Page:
Published on February 16th, 2017 | by The Beam0
Hanna Yanchuk: “In developing countries, the growth of the EV market is coming from the people, from the civil society.”
February 16th, 2017 by The Beam
The Beam interview series, edition 24: Hanna Yanchuk
CleanTechnica keeps on publishing some of The Beam interviews twice a week. The Beam magazine takes a modern perspective on the energy transition, interviewing inspirational people from around the world that shape our sustainable energy future.
This week, Anne-Sophie Garrigou, journalist at The Beam, interviewed Hanna Yanchuk, Deputy Head of the board for the “Electric Vehicle Association of Ukraine” (EV-UA), an association that unites the supporters and users of EVs by setting up an infrastructure of charging stations, creating legal frameworks for the development and diffusion of environmentally friendly transport, and representing Ukraine in the global ‘green’ market.
About the potential of EVs in developing countries:
In every country the potential of electric vehicles is equal to the number of cars on the road. But in developing countries, there have to be different mechanisms in place for developing EVs and charging networks. It could even be non-financial benefits that work well for people and private businesses while improving the market. In developing countries especially, the wider use of electric cars decreases the expenses of transport and gives an opportunity for business growth.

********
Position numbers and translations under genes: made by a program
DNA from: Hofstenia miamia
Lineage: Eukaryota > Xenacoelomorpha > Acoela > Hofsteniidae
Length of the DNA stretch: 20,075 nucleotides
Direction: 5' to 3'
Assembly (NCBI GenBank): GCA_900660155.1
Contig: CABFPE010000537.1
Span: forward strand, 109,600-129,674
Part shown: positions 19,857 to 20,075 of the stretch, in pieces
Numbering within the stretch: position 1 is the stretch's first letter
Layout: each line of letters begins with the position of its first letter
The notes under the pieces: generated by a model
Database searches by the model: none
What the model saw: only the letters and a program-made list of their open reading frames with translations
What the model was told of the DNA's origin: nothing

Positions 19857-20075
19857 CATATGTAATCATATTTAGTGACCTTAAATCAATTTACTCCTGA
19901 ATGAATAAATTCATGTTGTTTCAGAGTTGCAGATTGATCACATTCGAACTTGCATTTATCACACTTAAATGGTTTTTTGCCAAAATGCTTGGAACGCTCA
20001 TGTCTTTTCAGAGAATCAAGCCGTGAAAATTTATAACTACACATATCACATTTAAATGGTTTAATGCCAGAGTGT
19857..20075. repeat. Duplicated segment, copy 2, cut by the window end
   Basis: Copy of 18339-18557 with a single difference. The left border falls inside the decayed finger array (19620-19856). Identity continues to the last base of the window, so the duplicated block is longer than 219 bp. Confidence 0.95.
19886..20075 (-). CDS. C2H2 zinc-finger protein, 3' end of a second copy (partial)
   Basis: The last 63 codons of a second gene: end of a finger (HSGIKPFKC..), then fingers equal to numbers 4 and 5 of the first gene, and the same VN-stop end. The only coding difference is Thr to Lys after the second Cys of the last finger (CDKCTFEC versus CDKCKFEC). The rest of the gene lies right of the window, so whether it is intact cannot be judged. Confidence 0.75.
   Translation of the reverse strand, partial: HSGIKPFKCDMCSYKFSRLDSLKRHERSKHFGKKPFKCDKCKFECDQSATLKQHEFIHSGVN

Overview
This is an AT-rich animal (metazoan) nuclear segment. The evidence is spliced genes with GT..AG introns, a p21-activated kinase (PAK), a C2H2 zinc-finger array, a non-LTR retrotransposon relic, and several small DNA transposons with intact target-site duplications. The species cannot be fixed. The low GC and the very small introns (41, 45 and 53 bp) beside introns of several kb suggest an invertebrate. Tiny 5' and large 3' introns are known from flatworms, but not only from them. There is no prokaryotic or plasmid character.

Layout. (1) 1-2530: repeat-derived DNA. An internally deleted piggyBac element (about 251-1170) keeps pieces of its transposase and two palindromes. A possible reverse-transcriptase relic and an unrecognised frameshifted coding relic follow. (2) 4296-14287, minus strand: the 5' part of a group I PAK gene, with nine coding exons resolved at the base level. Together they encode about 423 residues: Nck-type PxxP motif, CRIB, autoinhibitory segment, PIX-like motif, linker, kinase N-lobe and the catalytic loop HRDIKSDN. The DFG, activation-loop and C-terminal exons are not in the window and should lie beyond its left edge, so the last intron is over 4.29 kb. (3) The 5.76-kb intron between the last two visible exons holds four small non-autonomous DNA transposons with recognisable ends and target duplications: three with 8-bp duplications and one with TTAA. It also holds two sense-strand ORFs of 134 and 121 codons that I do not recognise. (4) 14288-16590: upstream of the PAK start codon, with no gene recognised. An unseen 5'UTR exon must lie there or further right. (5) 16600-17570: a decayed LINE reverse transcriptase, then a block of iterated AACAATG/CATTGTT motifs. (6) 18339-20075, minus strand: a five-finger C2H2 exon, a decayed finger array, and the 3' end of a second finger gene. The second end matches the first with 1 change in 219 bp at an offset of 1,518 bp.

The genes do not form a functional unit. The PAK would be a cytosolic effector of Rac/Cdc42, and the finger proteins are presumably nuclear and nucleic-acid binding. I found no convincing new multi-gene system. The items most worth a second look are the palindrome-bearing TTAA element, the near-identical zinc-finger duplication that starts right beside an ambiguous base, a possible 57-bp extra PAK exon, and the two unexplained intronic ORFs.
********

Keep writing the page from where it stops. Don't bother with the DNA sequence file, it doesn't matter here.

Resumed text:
About the EV situation in Ukraine:
Today in Ukraine, EVs are not only used as private cars, but we also have delivery services using electric cars, electric bikes, and electric taxis. Ukraine has a huge unclaimed potential of engineers which are actively involved in developing the EV market. This summer, in Kiev, we plan to build a network of 75 kW fast charging stations that will meet global requirements. In any case, we are ready to share our experiences with citizens from every country who are interested in developing the EV market and charging network.
About the role of the civil society:
In developing countries, the growth of the EV market is coming from the people, from the civil society. Due to the low standard of living, the government can’t propose rebates, however they can create the conditions to develop the businesses that will increase the use of EVs and build a charging net. If state bodies provide a prepared ready-made business solution, implement EV terminology into laws, support early followers, provide information to the public, enable parking for free, and create public transport lanes, all of this will push the market.
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